Abercrombie … introduction to scaling poles

ABERCROMBIE CAVES – 16 & 17 March 2019
So, what are scaling poles you might ask?  Well, sometimes you need to get a ladder up to a hole in the side of a cliff (or the wall of a cave) so you can climb up to take a look inside.  I’d had them described to me, and they sounded really dodgy, a (preferably) small person climbs the ladder which is only held up by this pole!

The weekend at Abers probably wouldn’t be blog worthy, except for those scaling poles! I had visions of some light weight aluminium telescopic pole that would be flexing around while the person was climbing.  In actual fact, they’re pretty robust and connected together with big screws, they tell me that they still flex around though!  Good thing I’m not light weight enough to be sent up first!

But, I’m getting a little ahead of myself!  I stayed at Marcia’s on Thursday night and then she and I had a leisurely drive out through Bathurst, checking out all the scrap metal and antique shops, and having coffee with Julie B on the way.  We arrived around happy hour and met Beth (and baby Elliot) at the little 3-bedroom cottage that we’d rented for the weekend.

We got right into happy hour!

On Saturday morning, we met up with the rest of the group who’d camped, and loaded ourselves up with the sections of the aluminium scaling poles, bolts, brackets, ladders, ropes and our caving gear, then walked over to the Grand Arch.  Just an FYI, the Arch is the biggest Arch in NSW, even bigger than Jenolan’s Arch.

Before we even had any poles connected, Garry had free climbed up the limestone to the chamber of Koh-I-Noor Cave.  In the late 1800s, they had cut some steps on the side of the cliff (which you can see at the top) and there was a wooden ladder from the rock in the foreground up to the steps.  But flood waters (there’s a streamway through the Arch) repeatedly washed away the ladder(s) so eventually the powers that be decided to just close off the cave to tourists.  MSS hadn’t been up into the cave for quite a few years and needed to see if it required re-surveying – the plan was to use the scaling poles to get up to the steps.

Those of us interested in seeing how the scaling poles worked, got down to the business of erecting them (l – r Matthew, Marcia & Rod).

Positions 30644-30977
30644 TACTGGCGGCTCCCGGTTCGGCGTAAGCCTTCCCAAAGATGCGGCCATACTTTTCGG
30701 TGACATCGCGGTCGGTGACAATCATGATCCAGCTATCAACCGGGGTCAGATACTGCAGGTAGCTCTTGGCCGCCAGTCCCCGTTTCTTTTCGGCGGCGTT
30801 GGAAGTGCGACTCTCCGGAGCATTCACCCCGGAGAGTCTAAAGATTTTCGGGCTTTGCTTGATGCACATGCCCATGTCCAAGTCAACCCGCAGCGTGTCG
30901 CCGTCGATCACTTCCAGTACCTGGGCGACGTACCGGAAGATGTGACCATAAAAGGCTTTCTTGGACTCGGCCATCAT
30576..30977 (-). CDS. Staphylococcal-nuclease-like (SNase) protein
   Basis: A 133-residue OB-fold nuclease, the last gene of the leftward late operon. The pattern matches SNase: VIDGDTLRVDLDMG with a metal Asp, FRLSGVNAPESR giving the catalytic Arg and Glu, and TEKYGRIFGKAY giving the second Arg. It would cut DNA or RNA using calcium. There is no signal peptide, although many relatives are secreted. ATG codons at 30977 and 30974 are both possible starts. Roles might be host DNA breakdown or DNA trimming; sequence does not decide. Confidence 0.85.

When the pole is high enough, you attach the ladder to the top and then attach some rope to the ring bolts and put guy ropes out either side so the pole doesn’t fall down sideways while someone’s climbing the ladder. Once the small person has climbed the ladder, they then then rig up tracer wires making the ladder safe for everyone else to climb, and set up belay ropes.

Unfortunately, we didn’t have enough bolts to bolt all the sections together, so, after Garry climbed up he set up the ladder and a belay rope for us.

Marcia on the ladder – her first go at a climbing ladder.  Marcia and I both had a belay from the top, so if we fell, we wouldn’t fall far.

Up in Koh-I-noor looking out across to where the tourist walk is.

Some nice formations, only one side passage that we explored and lots and lots of signatures (from the old days when it wasn’t frowned upon to sign your name in a cave).  One was dated 1872.

Rob on the balcony to the side of Koh-I-noor.

I got to abseil down for a “photo shoot” (this isn’t the photo though).

Garry and Alan taking down the caving ladder.

Garry downclimbing after everything had been dismantled.

Once we were finished with Koh-I-Noor, we headed over to Bushranger Cave and then Stable Cave.  I’d done both of these before, couldn’t remember them which was a bit of a worry as I was supposed to lead the others through (those who hadn’t visited these caves before)!  Garry did quite a bit of photography in Bushranger.

We then headed over to A13 & A14, you go down this hole, and it connects up with an exit.  Marcia wasn’t too keen to go down – in fact no-one was as it’s squeezy and dusty.  I think she enjoyed the experience though.  I chose not to go down, I’ve done it once before, don’t have to do it again.  Although Marcia said there was nice decoration down there that I don’t remember, so maybe I do!

The tight squeeze to get out the other end.

We’d all had enough of caving for the day, so headed back to happy hour with the campers, so many yummy things to eat.

Followed by a massive roast dinner, all cooked in camp ovens, roast lamb, potatoes, pumpkin and peas, there was so much food, and despite there being 12 of us, there was still stuff left over.

On Sunday we all scattered, some caving, some going home and some of us doing some surveying.

Phil & Rod had calibrated the Disto Xs that Beth and I bought about 12 months ago (which we’d had trouble calibrating), so I headed out with Phil, Rod and Alan to do some surveying.  Considering I did the course about 18 months ago, it was good to get back into it as part of the plan is for us to survey a lot of the caves at Abercrombie.

During the survey, Rod found another hole that he believes needs looking into, and in fact we could use the scaling poles to get up into it (can’t wait to erect them again and send someone up!).

It was a great weekend, nice weather (well it did rain a bit), but not as cold as it can get at Abers, a great group and very sociable campfire, looking forward to the next trip in a couple of week’s time.

Banner Image:  Rod on the balcony beside the Koh-I-Nor chamber.
Thumbnail:  Marcia trying to get out of A14.

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2 Responses to Abercrombie … introduction to scaling poles

  1. John says:

    Thank you – it was a good weekend, lots of airy spots! A suggestion, instead of bolts at the junctions, re-arrange the joints so that they can be secured either with bolts or carabiners

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